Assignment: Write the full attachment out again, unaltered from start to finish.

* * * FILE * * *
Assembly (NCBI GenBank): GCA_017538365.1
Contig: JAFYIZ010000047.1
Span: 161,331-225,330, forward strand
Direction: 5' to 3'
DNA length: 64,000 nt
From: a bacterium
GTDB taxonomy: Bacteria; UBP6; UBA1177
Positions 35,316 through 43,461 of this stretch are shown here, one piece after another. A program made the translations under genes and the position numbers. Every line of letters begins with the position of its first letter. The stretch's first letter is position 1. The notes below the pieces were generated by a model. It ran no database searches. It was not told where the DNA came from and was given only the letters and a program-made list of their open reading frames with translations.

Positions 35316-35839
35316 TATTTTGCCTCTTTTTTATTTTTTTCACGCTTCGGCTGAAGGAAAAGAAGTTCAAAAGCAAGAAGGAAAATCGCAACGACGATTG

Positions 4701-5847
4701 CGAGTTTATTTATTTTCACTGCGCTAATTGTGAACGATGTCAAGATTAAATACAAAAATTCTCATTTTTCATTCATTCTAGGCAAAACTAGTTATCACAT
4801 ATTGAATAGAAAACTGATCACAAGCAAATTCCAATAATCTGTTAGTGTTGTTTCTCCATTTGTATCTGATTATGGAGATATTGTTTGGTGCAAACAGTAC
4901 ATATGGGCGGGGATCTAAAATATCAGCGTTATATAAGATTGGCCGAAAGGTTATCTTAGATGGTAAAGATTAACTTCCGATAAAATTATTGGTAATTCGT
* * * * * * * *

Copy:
Assembly (NCBI GenBank): GCA_017538365.1
Contig: JAFYIZ010000047.1
Span: 161,331-225,330, forward strand
Direction: 5' to 3'
DNA length: 64,000 nt
From: a bacterium
GTDB taxonomy: Bacteria; UBP6; UBA1177
Positions 35,316 through 43,461 of this stretch are shown here, one piece after another. A program made the translations under genes and the position numbers. Every line of letters begins with the position of its first letter. The stretch's first letter is position 1. The notes below the pieces were generated by a model. It ran no database searches. It was not told where the DNA came from and was given only the letters and a program-made list of their open reading frames with translations.

Positions 35316-35839
35316 TATTTTGCCTCTTTTTTATTTTTTTCACGCTTCGGCTGAAGGAAAAGAAGTTCAAAAGCAAGAAGGAAAATCGCAACGACGATTG

Positions 4701-5847
4701 CGAGTTTATTTATTTTCACTGCGCTAATTGTGAACGATGTCAAGATTAAATACAAAAATTCTCATTTTTCATTCATTCTAGGCAAAACTAGTTATCACAT
4801 ATTGAATAGAAAACTGATCACAAGCAAATTCCAATAATCTGTTAGTGTTGTTTCTCCATTTGTATCTGATTATGGAGATATTGTTTGGTGCAAACAGTAC
4901 ATATGGGCGGGGATCTAAAATATCAGCGTTATATAAGATTGGCCGAAAGGTTATCTTAGATGGTAAAGATTAACTTCCGATAAAATTATTGGTAATTCGT